Wiring Experts Rapid City SD

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Advanced Electrical Contractors
(605) 348-9756
2045 Samco Road
Rapid City, SD
Electric Contractors Residential, Control Systems & Regulators Dealers
Control Systems

Clarke Electric
(605) 342-5945
2261 South Plaza Drive Suite 1
Rapid City, SD
Rochford Electric
(605) 574-4260
23921 Hidden Valley Trail
Rapid City, SD
Kraft Electric
(605) 343-5880
1715 Samco Road
Rapid City, SD
Morford Electric
(605) 343-7748
8455 Clarkson Road
Rapid City, SD
Crescent Electric Supply CO
(605) 342-7913
317 Maple Avenue
Rapid City, SD
Electric Contractors Residential, Electric Equipment & Supplies Job Lots

MUTH Electric Inc
(605) 341-3554
1825 Samco Road
Rapid City, SD
Clarke Electric & Communication Cabling
(605) 342-5945
2261 South Plaza Drive
Rapid City, SD
AL Sutton Electric
(605) 341-5300
2017 East Highway 44
Rapid City, SD
Bucks Electric Inc
(605) 343-5630
1720A Samco Road
Rapid City, SD

Adding a ground to your outlets

Your house has old wiring, and your outlets don't have the third slot for the ground prong. What can you do? How do you go about adding a ground wire or ground connection to your outlets?

First, why have a ground? The ground wire was added for personal protection. Appliances that have the third prong for the ground, have a portion of the equipment, or casing connected to that ground prong. Then if there are any wires inside the appliance that get loose, and make contact with the casing, the current will flow through the ground wire, instead of you. Without the ground connection, you may well be the best or only path to ground, and you can receive a shock.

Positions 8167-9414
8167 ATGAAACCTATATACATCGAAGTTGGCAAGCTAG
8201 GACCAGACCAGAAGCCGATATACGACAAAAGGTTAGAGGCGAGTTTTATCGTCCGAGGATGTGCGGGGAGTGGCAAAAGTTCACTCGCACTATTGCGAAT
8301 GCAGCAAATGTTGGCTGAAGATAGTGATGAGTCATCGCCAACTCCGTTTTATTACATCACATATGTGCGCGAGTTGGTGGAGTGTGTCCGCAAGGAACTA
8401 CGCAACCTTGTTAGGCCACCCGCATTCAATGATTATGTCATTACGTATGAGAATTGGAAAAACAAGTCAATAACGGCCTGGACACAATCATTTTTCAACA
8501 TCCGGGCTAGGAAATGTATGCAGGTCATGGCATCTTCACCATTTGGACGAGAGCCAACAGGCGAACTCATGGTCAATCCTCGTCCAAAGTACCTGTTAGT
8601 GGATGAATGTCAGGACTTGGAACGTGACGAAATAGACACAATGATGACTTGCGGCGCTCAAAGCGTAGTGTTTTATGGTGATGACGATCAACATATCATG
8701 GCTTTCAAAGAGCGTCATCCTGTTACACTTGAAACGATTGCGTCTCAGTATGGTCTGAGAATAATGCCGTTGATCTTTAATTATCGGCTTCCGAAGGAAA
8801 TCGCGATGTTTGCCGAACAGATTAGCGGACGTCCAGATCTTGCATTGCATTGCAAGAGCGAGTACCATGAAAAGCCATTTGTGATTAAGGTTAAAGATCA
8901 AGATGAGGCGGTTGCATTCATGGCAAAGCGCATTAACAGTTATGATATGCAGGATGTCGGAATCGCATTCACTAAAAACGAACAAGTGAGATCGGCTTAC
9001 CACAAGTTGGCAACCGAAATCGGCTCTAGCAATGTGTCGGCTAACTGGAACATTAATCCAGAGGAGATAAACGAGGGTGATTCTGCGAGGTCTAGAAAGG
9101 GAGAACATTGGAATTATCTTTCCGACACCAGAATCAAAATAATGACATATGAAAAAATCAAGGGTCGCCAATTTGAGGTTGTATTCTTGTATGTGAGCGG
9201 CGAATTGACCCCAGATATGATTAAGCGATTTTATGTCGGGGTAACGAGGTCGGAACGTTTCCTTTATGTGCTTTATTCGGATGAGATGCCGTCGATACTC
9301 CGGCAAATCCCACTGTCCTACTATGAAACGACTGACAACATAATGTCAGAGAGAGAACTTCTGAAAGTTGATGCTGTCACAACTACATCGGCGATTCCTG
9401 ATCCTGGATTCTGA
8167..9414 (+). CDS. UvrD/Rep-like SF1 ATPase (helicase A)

So, for your protection, it is a good thing to have grounded outlets where ever you use anything that comes with the ground prong.

Older wiring didn't have the ground.. as the years went by, standards changed, and while it is not usually required to upgrade your house, it is still a good idea. As with all wiring, make sure you are only working on dead, de-energized circuits. Check with your local building inspector to determine if any permits are required or inspections.

Well, perhaps the best way, if access allows, new wire can be run that has a ground. At the entrance box (where your fuses or breakers are), the ground wire will attach to the grounding bar, which in many cases is the same as, or connected to, the neutral bar. Then, in your outlets, the ground wire can be attached to the green ground screw of the new grounded receptacles.

Some homes without the ground wire, may be wired with BX or armored cable. This is the cable with the flexible metal casing around the wire. If this is the supply to your outlets, and it runs from your metal boxes all the way to your entrance box (where your fuses are), you are in luck. The outer casing of this wire can serve as the ground. For you to use this as the ground, your entrance box should be connected to ground (it usually is) and the BX cable connected to metal receptacle boxes in your walls. You should test this first be verifying that the voltage between the hot lead and the box is 110 V. The new grounded outlets should be wired from the green ground screw to a screw into the metal receptacle box.

Perhaps one of the cheapest and simplest ways to address this is by using a ground fault interrupter or GFI also known as a GFCI outlet. This is a good choice for many hard to re-wire cases. Instead of running a ground wire, or connecting a ground connection to the outlet, you will rely on the GFI function to provide the personal protection. It is not the same thing, but for most instances it is better. A GFI breaker or outlet will trip when there is not the same amount of current flowing in both electrical lines. So, if there is a loose wire, and some of the current starts to travel into the casing (toward you), it will trip and stop all current flow. Better than just letting it travel to...

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